Society has long felt the need for a means of predicting large earthquakes—to prevent loss of life and injury, to minimize damage and destruction and to lessen the terror associated with catastrophic shocks. This need is growing and will continue to grow as population expands and society and its systems for satisfying the wants of man become larger, more complex, and hence, more susceptible to major disaster.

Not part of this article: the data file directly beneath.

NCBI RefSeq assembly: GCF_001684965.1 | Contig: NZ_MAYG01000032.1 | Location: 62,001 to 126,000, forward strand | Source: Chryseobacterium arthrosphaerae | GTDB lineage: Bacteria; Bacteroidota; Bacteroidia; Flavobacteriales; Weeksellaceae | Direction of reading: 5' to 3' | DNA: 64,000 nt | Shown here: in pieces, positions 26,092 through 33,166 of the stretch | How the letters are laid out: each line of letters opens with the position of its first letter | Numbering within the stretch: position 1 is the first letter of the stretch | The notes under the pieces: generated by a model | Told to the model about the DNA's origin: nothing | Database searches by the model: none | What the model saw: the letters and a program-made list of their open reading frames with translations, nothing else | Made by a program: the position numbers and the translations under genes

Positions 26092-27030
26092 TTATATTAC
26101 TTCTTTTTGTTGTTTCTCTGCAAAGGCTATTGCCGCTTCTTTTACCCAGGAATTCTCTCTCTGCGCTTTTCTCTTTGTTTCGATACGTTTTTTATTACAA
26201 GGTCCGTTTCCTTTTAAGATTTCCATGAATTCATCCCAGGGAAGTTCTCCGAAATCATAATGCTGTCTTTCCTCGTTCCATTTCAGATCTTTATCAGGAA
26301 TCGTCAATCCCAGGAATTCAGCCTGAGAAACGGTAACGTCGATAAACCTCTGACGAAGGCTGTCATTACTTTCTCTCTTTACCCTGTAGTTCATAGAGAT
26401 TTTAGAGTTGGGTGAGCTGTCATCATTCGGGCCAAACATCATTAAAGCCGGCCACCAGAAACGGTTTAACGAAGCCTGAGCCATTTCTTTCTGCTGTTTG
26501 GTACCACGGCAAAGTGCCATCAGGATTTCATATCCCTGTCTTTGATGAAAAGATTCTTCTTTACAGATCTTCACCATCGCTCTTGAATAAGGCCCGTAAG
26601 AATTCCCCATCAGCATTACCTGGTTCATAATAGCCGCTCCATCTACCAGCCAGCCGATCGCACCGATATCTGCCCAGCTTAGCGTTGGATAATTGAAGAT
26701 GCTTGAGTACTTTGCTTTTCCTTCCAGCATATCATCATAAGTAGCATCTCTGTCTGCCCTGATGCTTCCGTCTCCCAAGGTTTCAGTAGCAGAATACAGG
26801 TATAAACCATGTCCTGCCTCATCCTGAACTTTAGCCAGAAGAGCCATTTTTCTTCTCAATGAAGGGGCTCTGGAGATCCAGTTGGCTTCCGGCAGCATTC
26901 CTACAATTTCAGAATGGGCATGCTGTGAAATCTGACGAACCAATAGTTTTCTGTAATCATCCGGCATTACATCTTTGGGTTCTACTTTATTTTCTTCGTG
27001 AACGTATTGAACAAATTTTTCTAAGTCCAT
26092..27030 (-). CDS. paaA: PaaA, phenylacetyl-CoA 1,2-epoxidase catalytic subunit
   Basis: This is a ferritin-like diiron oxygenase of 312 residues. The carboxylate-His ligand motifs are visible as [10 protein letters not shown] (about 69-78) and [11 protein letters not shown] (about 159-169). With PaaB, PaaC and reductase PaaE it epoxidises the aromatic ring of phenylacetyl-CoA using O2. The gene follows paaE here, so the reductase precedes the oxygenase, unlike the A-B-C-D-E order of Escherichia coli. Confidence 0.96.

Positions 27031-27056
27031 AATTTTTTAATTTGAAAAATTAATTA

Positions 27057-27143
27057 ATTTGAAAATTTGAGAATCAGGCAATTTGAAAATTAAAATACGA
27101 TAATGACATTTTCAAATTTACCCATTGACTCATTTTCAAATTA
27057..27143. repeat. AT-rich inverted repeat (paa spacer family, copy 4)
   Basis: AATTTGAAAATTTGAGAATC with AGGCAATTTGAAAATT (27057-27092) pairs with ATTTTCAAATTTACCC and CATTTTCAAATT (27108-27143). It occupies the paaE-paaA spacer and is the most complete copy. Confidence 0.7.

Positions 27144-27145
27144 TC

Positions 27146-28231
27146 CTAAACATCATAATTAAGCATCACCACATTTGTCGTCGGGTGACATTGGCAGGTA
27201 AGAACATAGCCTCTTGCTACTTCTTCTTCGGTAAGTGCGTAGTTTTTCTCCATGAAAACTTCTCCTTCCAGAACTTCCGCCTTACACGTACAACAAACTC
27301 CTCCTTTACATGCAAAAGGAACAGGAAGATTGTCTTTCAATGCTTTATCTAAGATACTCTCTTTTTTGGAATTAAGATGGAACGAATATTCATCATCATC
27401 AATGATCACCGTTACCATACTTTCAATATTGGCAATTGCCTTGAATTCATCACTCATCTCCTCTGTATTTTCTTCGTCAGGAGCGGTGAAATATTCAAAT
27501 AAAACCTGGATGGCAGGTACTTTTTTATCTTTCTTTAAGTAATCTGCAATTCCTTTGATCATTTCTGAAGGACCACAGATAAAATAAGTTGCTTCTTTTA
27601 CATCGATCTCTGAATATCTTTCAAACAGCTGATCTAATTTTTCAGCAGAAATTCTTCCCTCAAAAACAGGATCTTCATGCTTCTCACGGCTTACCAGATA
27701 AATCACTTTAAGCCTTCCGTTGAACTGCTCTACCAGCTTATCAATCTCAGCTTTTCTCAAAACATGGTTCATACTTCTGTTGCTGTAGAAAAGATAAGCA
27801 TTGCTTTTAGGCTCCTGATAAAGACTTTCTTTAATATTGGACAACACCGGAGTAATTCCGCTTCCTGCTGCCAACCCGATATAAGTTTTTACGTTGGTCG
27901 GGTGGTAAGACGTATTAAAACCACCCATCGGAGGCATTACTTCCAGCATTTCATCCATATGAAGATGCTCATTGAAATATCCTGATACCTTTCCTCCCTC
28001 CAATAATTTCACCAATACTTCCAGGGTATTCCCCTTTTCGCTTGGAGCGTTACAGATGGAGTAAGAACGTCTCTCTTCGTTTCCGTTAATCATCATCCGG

Within recent years scientists in several countries, particularly Japan, the Soviet Union, and perhaps to a lesser extent, the United States, have increased their efforts to understand the earthquake mechanism with the goals of earthquake prediction and even earthquake prevention or control, among others. At present the situation is very promising. Very important advances in the understanding of the earthquake mechanism have clearly been made quite recently. Some predictions have even been attempted, not as yet with flawless success, but sufficiently good to be encouraging.